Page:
But the cost goes deeper than simply losing out on something. The Christian tradition has long held that all same-sex intimacy, even in marriage, is a sin. If you think this, you think Christian communities should be structured accordingly. You think gays and lesbians should grow up being taught that their sexuality is fundamentally broken, that their intimate partnerships are an affront to God no matter how faithful and virtuous and life-enriching they might be. You think gays and lesbians should be systematically excluded from participation in the most foundational social and cultural unit. Not only are they forced to live their lives without the kind of love and companionship and lessons in Christian love that marriage brings. They are taught that, in a fundamental sense, there is not a place for them.

Because Christian communities have long been built around these assumptions, many gays and lesbians have been born and raised under these conditions. And so we know what it is like for them if we listen compassionately to their stories. I have done such listening, as have many other Christians who are, like me, progressive on this question. Like many others, I have learned some important lessons from that listening, lessons underscored by the corpses of those driven to suicidal despair by the conviction that they will never be acceptable in the eyes of God unless they close themselves off to their most intense yearnings for love and closeness. Countless witnesses reinforce a shattering message: traditional teachings on homosexuality can be soul-crushing for the sexual minorities who grow up in communities that teach it. While some break away, others just break.

Of course, much has changed in recent years. There are growing pockets of acceptance. Many sexual minorities have found peace and a place at the table within Christian communities. Instead of having to choose between their faith and their sexual/romantic selves--or having to live the lie of the closet--many are finding places where they can have what heterosexuals take for granted: the integration of Christian faith with their human longing for sexual intimacy and loving partnership.

To believe that all homosexual sex is sinful is to believe that such opportunities should be withdrawn and the closet door slammed shut. But that doesn't sound much like love to me.

Burying Talents

The current policies of the UMC perpetuate the marginalization of gays and lesbians. But they also diminish the church community itself. This is apparent in the current case of Bishop Oliveto.

In a statement earlier in the week, Bishop Oliveto made an interesting observation about the hearing that could decide her future as a UMC bishop: "What is fascinating about today’s hearing is that no one questioned the gifts and graces I possess for ordained ministry and specifically for the episcopacy. And no one has looked at my work and said my abilities for this task are lacking."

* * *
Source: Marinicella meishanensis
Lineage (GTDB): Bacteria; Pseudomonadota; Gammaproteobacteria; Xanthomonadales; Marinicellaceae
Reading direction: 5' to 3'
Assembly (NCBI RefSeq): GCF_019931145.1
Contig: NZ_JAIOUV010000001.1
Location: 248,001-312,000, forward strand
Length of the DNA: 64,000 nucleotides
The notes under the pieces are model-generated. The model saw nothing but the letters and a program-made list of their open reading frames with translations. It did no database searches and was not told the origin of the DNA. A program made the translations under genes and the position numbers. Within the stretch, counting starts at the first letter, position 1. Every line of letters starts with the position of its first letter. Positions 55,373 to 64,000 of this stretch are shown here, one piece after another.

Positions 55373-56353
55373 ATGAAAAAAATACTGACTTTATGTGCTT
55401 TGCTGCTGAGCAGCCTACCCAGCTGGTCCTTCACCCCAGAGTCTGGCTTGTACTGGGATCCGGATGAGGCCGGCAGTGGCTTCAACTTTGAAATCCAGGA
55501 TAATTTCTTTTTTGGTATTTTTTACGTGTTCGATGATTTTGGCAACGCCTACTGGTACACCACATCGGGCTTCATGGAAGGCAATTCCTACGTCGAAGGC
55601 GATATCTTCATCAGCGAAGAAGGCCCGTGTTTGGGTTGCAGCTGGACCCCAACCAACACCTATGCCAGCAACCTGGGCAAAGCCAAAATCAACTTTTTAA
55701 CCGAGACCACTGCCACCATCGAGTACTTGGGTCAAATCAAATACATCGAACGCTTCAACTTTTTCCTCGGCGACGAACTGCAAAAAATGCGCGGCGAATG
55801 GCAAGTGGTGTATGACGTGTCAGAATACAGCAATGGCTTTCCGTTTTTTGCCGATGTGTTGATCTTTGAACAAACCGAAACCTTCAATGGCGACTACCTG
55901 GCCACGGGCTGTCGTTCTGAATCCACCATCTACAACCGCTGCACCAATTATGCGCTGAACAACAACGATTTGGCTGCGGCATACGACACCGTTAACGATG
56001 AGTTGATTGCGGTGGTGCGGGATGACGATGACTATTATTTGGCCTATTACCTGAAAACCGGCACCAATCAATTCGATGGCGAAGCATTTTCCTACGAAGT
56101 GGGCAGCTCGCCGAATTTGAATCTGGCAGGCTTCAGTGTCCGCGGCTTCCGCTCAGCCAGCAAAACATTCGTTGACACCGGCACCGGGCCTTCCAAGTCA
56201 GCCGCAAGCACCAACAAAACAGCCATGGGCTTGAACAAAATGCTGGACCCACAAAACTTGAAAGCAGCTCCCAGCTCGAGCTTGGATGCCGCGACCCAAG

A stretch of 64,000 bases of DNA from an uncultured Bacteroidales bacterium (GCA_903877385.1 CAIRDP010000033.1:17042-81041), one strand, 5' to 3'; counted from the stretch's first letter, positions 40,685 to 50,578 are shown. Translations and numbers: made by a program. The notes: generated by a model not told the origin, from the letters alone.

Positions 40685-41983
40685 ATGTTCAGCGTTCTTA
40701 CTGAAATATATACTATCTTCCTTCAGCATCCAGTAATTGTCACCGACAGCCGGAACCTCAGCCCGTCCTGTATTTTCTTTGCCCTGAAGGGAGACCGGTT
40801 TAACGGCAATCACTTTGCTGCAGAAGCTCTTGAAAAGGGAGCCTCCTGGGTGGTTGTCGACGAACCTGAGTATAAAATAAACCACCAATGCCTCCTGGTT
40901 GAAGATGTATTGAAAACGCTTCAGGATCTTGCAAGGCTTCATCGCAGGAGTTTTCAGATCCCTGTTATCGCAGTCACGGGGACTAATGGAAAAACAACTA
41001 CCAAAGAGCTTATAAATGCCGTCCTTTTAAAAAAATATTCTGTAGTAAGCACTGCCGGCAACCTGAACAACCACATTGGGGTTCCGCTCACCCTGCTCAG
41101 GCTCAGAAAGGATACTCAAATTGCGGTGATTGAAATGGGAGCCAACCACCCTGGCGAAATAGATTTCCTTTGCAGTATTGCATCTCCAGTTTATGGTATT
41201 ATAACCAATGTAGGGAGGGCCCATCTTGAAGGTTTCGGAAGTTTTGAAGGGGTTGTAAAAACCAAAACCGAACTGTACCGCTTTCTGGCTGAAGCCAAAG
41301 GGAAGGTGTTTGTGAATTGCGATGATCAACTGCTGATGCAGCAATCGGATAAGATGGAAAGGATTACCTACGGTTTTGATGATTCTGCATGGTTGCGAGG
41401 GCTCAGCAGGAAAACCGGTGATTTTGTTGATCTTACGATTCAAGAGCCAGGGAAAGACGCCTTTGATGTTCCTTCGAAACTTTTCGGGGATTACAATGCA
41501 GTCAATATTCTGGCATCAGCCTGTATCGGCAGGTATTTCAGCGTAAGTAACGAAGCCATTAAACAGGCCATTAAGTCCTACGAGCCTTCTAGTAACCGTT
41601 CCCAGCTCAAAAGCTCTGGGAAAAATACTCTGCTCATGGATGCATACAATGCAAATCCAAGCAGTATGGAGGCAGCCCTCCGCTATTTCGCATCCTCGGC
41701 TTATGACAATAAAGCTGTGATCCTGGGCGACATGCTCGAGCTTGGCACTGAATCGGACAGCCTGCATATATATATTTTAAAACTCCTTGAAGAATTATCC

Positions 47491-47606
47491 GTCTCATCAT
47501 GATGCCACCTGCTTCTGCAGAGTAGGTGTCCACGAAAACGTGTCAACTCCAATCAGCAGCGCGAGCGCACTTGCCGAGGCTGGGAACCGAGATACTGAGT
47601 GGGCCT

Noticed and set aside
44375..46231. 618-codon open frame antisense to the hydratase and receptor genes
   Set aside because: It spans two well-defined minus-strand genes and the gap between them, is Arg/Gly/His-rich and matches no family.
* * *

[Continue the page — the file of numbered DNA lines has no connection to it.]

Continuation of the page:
No one questioned this for the simple reason that her abilities aren't lacking. Had she been in a heterosexual marriage rather than a same-sex one, no one would have questioned her consecration. She felt called to the ministry. She felt called to the episcopacy. And according to friends of mine who are part of the Western Jurisdiction and who have met her, she is a person of grace, poise, wisdom, and competence.

When a class of people are excluded from church leadership even though they have the requisite gifts and have experienced a call, it is as if they are being forced to bury their talents. When Christ tells His parable of the talents, He concludes it by chastising the servant who chooses to bury the talent given him by his master. But Rev. Karen Oliveto chose to use her talents, not to bury them. She chose to use them on behalf of the UMC. The Western Jurisdiction chose to let her do so. If the UMC as a whole forces her out of the episcopacy--and the recent ruling is a clear step in that direction--then it is the UMC that is burying Oliveto's talents, and hence the UMC that must face Christ's censure.

Law and Obedience

The law of the UMC is plain enough, and the Judicial Council was probably right that according to that law, what the Western Jurisdiction did was unlawful. But this policy is the law of a human institution, and there is a higher law than that. The decision of the Western Jurisdiction to consecrate Bishop Oliveto despite church law was a case of civil disobedience. The purpose of civil disobedience is not to defy the rule of law. Its purpose, rather, is to seek to change an unjust human law based on a deeper obedience to a higher law.

Oliveto's consecration expressed Christian deference to a divine calling, one not beholden to the laws of a human institution. More importantly, it expressed allegiance to the law of love, the law that Christ lifted up as our most fundamental commandment.